RITA Reader Challenge Review

RITA Reader Challenge: How to Misbehave by Ruthie Knox

B

Title: How to Misbehave
Author: Ruthie Knox
Publication Info: Loveswept January 2013
ISBN: 978-0-345-54530-5
Genre: Contemporary Romance

Book How to Misbehave This RITA® Reader Challenge 2014 review was written by Amanda K. Byrne. This story was nominated for the RITA® in the Novella Romance category.

The summary:

As program director for the Camelot Community Center, Amber Clark knows how to keep her cool. That is, until a sudden tornado warning forces her to take shelter in a darkened basement with a hunk of man whose sex appeal green lights her every fantasy. With a voice that would melt chocolate, he asks her if she is okay. Now she's hot all over and wondering: How does a girl make a move?

Building contractor Tony Mazzara was just looking to escape nature's fury. Instead, he finds himself all tangled up with lovely Amber. Sweet and sexy, she's ready to unleash her wild side. Their mutual desire reaches a fever pitch and creates a storm of its own–unexpected, powerful, and unforgettable. But is it bigger than Tony can handle? Can he let go of painful memories and let the force of this remarkable woman show him a future he never dreamed existed?

And here is Amanda's review:

Amber Clark’s a good girl. She stays out of trouble, she’s polite, helpful, and she has no idea what she’d say to Tony Mazzara if she could work up the nerve to actually talk to him. Tony’s not a good boy, though he’s trying to change that. When the tornado warning siren goes off and sends the two of them into the basement of the Camelot Community Center, it’s the perfect opportunity for Amber to finally have that conversation she’s been craving – as well as a hell of a lot more. All she has to do is convince Tony to help her learn how to get into the right amount of trouble.

How to Misbehave is entertaining and it’s a fun way to spend a couple of hours. The writing is great, the pacing tight, the characters fully realized. I’m not usually a fan of the good girl character. Too often they have traits that just make me shake my head in disbelief. Amber’s different. Yes, she graduated from a Christian college, and while I wish she wasn’t so reluctant to swear (that’s the foul-mouthed trucker in me talking), she’s got a spine of steel under her wide-eyed innocence, and she’s ready to let her inner seductress off the leash. Her openness to new experiences under Tony’s hands was one of my favorite things about her. The tension between them already exists when the book opens, and it grows stronger and thicker the longer they dance around it; so when Amber finally convinces Tony that it’s okay for them to take their clothes off, you’re about ready to keel over from the anticipation.

Tony’s a flirt, unwilling to take things past a certain point because he thinks he knows what’s good for Amber, and he’s not it. His guilt, stemming from the secret he keeps, is a tangible thing, a wet, heavy blanket he’s only able to shrug off for so long before it settles over him again. He’s trying to be the responsible one, both with Amber and for his family, and that desire shapes a lot of his decisions. Also, the man wears a hard hat like nobody’s business. On the not so plus side, there’s a thread that’s introduced that never gets resolved (he’s afraid of the dark, and you get the sense there’s a reason for it beyond a childhood fear he never outgrew) and that bugged me.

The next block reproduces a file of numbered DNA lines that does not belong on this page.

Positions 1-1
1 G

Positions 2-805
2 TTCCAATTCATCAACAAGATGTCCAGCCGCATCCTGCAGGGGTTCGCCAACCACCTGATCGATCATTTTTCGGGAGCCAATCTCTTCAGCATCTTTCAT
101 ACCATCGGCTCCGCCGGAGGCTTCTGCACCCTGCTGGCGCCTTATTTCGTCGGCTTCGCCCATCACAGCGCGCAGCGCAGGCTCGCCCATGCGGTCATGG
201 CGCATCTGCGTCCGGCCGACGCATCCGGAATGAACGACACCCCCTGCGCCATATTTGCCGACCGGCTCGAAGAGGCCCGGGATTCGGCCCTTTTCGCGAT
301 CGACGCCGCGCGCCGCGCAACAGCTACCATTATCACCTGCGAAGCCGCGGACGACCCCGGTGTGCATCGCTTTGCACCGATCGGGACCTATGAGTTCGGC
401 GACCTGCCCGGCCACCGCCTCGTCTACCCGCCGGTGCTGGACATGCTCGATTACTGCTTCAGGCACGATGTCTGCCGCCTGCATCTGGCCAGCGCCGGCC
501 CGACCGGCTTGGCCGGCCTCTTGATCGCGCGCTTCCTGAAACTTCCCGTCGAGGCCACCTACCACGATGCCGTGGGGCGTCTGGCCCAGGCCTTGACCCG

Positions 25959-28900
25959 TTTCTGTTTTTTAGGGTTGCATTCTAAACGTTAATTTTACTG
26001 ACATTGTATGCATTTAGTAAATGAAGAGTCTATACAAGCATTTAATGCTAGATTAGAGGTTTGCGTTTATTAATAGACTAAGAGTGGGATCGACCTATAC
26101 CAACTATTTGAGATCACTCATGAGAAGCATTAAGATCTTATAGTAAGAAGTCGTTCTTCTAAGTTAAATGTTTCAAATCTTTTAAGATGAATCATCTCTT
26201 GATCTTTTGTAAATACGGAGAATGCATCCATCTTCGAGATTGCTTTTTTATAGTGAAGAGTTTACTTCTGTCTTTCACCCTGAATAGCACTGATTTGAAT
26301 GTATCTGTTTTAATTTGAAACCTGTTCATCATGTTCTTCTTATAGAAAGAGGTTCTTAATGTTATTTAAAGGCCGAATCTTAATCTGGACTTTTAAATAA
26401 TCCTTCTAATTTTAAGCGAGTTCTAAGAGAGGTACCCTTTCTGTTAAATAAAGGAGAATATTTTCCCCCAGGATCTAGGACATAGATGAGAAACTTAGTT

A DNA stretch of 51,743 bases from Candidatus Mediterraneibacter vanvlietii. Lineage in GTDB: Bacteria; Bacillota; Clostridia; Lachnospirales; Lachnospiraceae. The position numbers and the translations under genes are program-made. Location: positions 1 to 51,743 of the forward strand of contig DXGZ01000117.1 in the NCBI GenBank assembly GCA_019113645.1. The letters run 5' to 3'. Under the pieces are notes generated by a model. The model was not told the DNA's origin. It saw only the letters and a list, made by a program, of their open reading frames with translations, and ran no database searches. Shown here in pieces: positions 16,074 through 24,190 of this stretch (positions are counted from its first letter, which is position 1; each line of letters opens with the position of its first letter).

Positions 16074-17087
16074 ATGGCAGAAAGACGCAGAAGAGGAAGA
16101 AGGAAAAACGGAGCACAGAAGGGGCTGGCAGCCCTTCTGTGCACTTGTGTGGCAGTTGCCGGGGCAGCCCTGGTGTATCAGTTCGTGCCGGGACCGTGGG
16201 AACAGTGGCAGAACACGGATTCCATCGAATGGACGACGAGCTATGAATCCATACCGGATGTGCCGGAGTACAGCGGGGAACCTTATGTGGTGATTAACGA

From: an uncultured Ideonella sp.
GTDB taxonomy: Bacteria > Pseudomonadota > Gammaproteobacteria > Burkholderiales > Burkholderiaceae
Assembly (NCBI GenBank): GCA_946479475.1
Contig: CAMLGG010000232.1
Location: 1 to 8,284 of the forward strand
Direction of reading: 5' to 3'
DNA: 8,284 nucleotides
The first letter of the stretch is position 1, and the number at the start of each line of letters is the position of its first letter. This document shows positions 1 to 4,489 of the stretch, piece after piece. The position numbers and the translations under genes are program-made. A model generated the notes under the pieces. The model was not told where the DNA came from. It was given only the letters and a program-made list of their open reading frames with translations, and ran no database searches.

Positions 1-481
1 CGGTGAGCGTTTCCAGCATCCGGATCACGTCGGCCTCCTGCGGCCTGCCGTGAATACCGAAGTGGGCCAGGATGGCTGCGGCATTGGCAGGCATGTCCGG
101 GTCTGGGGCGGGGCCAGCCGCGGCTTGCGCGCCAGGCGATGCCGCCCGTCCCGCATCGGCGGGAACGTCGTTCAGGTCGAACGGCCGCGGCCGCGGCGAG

The shortened timeline bugged me, too. Their instantaneous connection comes too close to insta-love for me to believe it, especially Amber’s reaction to the morning after, as well as Tony’s choice to open up to Amber as quickly as he did. I get that, with novellas, you have to compress the story somewhat to fit within the word count, and sometimes it works, sometimes it doesn’t. For the most part, How To Misbehave works within the boundaries set for it, but for the way it ended, I wanted the relationship to be as fleshed out as the characters were.

Ultimately, Misbehave doesn’t break any new ground. I didn’t finish it and think, wow, this totally deserves an award, and then immediately go on a backlist buying binge. It’s a solid story, though, a great introduction to a new to me author, one that I’ll be keeping an eye on in the future.


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Comments are Closed

  1. 1

    “The tension between them already exists when the book opens, and it grows stronger and thicker the longer they dance around it”

    HAHAHAHAHA!

    And I agree: I liked this novella, I was moved by the novella, but I didn’t find it as earth-shattering as a tornado or the heroine’s first time ;)

  2. 2
    LauraL says:

    I would be bugged by the unresolved thread about Tony’s fear of the dark, too, especially since it is hinted at book description. Good call, Amanda.

    I have read several Ruthie Knox’s books and decided Ride With Me had to be a keeper because of the way the attraction builds through the story.

  3. 3
    JacquiC says:

    I love Ruthie Knox’s books, but I had similar issues with this novella that you did.  It felt too short and too “insta-love-y”.  There is a sequel to this one, the name of which escapes me at the moment, which I actually liked better, even though I think it is also a novella.

  4. 4
    kkw says:

    I liked this, despite the unresolved issues. Maybe because of the unresolved issues. It made the characters and their lives more real.  And I simply resolved everything in my head to my own satisfaction. (Everyone goes to therapy, she discovers agency and gets medicated, he learns to forgive himself and relax control, their sex life gets kinkier in a satisfying for everyone fashion, eternal happiness ensues.) The sequel really ruined that for me, because they were supposed to be happy already, dammit. So I ignore the sequel, and carry on liking this one.

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